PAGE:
Under the Shadow

A mother gets left alone with her daughter in post-revolution Tehran in the eighties. Everyone is on edge because of the constant threat of bombings from Iraq. With tensions already running high, things only get worse when an evil entity begins to haunt the apartment the mother and daughter call home. Life gradually become more dangerous, both outside their home and inside. Which threat should they be most fearful of?

This was my first Iranian horror film, and there were so many things I loved about it. While this is a horror film, it focuses quite a bit on what life was like for a more liberal family living in post-revolution Iran. Not only do we see the oppression that the lead character goes through as a woman in that time, but we are also shown a glimpse of what it was like to live with the constant fear of a bomb coming through your ceiling. As if this isn’t terrifying enough, the mother and daughter also have to deal with something evil. This evil is known as a “djinn,” which is a supernatural spirit from Islamic mythology. Using the ancient evil in a modern, war-torn landscape created an excellent juxtaposition.

Under the Shadow was shockingly successful at keeping you tense from start to finish. By the time the film ended, I had a horrible headache from clenching my jaw and tensing my muscles in anticipation of what would come next. On top of that, the filmmakers managed to have a few excellent jump scares thrown in to add to the suspense. While the film is generally what would be described as a “slow burn,” the last 15 minutes manages to keep you at the edge of your seat and peeking at the screen from behind your hands.

While there are some periphery characters, there primarily is just the mother and the daughter. Shideh, the mother, was played by Narges Rashidi (Aeon Flux). Rashidi delivered a powerful performance. It is hard to imagine what it would be like living as a woman in warn-torn Iran in the eighties trying to take care of your daughter alone, while at the same time combating an evil that you don’t even know is real or not. However, Rashidi does a great job giving us a glimpse into that world. Dorsa, the daughter, was played by Avin Manshadi. This was Manshidi’s first acting role, and she definitely delivered. As many horror fans know, children in horror films can easily lean towards a more annoying performance. Luckily, this was not the case for Manshidi. She was very talented, and her performance was truly believable.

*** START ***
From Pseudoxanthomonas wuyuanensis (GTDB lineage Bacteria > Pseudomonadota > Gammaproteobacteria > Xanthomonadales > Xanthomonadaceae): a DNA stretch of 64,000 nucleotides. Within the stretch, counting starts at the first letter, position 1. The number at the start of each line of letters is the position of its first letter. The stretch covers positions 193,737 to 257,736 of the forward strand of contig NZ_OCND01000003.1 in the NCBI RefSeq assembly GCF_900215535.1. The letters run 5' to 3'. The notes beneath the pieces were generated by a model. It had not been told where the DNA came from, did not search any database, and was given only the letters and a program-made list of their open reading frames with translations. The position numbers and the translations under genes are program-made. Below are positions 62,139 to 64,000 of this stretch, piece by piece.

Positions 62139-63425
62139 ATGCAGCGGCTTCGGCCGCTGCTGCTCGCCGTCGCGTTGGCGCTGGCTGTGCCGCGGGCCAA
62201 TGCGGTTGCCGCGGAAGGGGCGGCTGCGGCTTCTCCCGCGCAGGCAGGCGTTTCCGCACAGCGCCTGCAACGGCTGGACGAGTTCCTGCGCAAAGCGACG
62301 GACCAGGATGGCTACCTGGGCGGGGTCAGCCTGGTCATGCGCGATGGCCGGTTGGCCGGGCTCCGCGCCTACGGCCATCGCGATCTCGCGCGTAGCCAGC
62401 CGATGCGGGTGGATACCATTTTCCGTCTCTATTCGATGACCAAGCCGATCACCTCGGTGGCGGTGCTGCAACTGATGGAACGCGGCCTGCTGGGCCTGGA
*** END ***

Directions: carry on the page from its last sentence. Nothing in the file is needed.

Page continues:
Being more of a suspenseful film, there aren’t that many special effects. Most of the effects enter at the end of the film, which of course I will not give too much detail on. The effects are primarily CGI, which from a practicality standpoint was the only way to achieve the climax of the film. The effects are simple, especially in the styling of the djinn, but they are highly effective. The simple design managed to send chills down my spine and make something seemingly harmless absolutely terrifying.

When I went to see this film in the theater, I went in blind. The only thing I knew about it was that the film was from Iran. I’m thrilled I didn’t pass up the chance to see it on the big screen. The atmosphere of the film left you in a perpetual state of dread. This feeling was only amplified by being in a dark theater. Under the Shadow gives you a glimpse into the old and new aspects of Iranian culture, while also giving you a fright you won’t soon forget. This is the kind of film that will appeal to many viewers, not just because of the scares, but also because you learn things you may not have known about a different culture while watching it. It’s a horror film and a history lesson all in one.


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